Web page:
abstract = "Organized interfaith dialogue is a social practice that brings together people of different religious backgrounds in order to promote peaceful co-existence and inclusion. By purposefully addressing religious difference and sameness, organizers of the dialogue set a stage that encourages the participants to position themselves religiously within a particular framework defined by the character of the event. Based on fieldwork in Denmark, I argue in this paper that ritualized practices of performing and narrating religious identity are encouraged by interfaith dialogue organizers with a special attention to authenticity (Taylor 1992; Lindholm 2008). The claim for authenticity in faith becomes a dominant discourse that acknowledges but also disciplines religious differences in particular ways. The question is how this discourse leaves room for the minorities’ “own politics” (Ortner 2006) and how this is performed and narrated by minority participants during dialogue events. In the paper, I will draw on two cases of interfaith dialogue. The first case is a public meeting with four women of different religious backgrounds (Christian, Muslim, Buddhist, Brahma Kumaris), who each tell their story about their personal spiritual travel. The second case is a weekend course in interfaith dialogue with participants of primarily Christian or Muslim backgrounds. Both events invite the participants to position themselves religiously through stories and performative practices. A special focus is, firstly, how bodies and narratives are attuned in order to create authentic self-representations and performative practices (Ahmed 2004). Secondly, I explore how participants in their self-representations engage with representations that others have made of them (Pratt 1991).",
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Galal, LP 2017, 'Performing authenticity through interfaith dialogue' Paper fremlagt ved Religious Minorities' Self-Representaions, Utrecht, Holland, 11/10/2017 - 13/10/2017, .

Performing authenticity through interfaith dialogue. / Galal, Lise Paulsen.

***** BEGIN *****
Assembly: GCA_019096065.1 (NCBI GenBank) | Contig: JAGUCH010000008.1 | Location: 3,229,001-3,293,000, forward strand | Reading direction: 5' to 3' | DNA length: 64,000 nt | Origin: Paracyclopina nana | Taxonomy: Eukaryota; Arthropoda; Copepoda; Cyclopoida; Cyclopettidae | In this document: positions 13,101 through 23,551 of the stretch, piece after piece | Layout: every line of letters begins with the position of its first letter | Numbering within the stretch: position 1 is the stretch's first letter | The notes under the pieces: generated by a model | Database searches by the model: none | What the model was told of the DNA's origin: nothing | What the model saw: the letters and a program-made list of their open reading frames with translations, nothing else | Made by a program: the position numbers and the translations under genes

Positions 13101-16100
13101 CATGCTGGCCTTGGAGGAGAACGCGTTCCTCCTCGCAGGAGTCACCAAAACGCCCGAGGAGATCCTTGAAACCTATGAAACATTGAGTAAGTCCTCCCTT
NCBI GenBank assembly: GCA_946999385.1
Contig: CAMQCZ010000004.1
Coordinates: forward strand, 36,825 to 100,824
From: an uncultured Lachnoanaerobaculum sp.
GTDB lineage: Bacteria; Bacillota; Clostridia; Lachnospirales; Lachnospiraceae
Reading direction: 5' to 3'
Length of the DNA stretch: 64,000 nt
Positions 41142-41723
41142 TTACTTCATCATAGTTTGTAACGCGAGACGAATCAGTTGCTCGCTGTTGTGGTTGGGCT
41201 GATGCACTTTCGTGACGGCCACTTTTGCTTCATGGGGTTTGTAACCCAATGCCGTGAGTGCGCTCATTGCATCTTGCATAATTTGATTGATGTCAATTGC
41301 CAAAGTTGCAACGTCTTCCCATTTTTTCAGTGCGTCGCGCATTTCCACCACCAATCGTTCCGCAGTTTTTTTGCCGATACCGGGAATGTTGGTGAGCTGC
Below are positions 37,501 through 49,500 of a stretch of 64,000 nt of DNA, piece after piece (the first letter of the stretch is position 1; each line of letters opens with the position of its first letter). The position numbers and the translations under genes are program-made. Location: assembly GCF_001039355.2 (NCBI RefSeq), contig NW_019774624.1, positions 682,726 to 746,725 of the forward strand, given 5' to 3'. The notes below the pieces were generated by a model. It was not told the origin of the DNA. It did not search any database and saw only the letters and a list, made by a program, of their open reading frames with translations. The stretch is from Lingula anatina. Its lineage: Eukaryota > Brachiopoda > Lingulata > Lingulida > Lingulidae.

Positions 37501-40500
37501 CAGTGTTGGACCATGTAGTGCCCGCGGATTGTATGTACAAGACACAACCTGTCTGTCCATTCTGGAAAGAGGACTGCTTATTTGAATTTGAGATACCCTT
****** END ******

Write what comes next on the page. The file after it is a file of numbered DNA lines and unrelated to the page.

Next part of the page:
2017. Afhandling præsenteret på Religious Minorities' Self-Representaions, Utrecht, Holland.

Publikation: KonferencebidragPaperForskningpeer review

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AB - Organized interfaith dialogue is a social practice that brings together people of different religious backgrounds in order to promote peaceful co-existence and inclusion. By purposefully addressing religious difference and sameness, organizers of the dialogue set a stage that encourages the participants to position themselves religiously within a particular framework defined by the character of the event. Based on fieldwork in Denmark, I argue in this paper that ritualized practices of performing and narrating religious identity are encouraged by interfaith dialogue organizers with a special attention to authenticity (Taylor 1992; Lindholm 2008). The claim for authenticity in faith becomes a dominant discourse that acknowledges but also disciplines religious differences in particular ways. The question is how this discourse leaves room for the minorities’ “own politics” (Ortner 2006) and how this is performed and narrated by minority participants during dialogue events. In the paper, I will draw on two cases of interfaith dialogue. The first case is a public meeting with four women of different religious backgrounds (Christian, Muslim, Buddhist, Brahma Kumaris), who each tell their story about their personal spiritual travel. The second case is a weekend course in interfaith dialogue with participants of primarily Christian or Muslim backgrounds. Both events invite the participants to position themselves religiously through stories and performative practices. A special focus is, firstly, how bodies and narratives are attuned in order to create authentic self-representations and performative practices (Ahmed 2004). Secondly, I explore how participants in their self-representations engage with representations that others have made of them (Pratt 1991).

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Galal LP. Performing authenticity through interfaith dialogue. 2017. Afhandling præsenteret på Religious Minorities' Self-Representaions, Utrecht, Holland.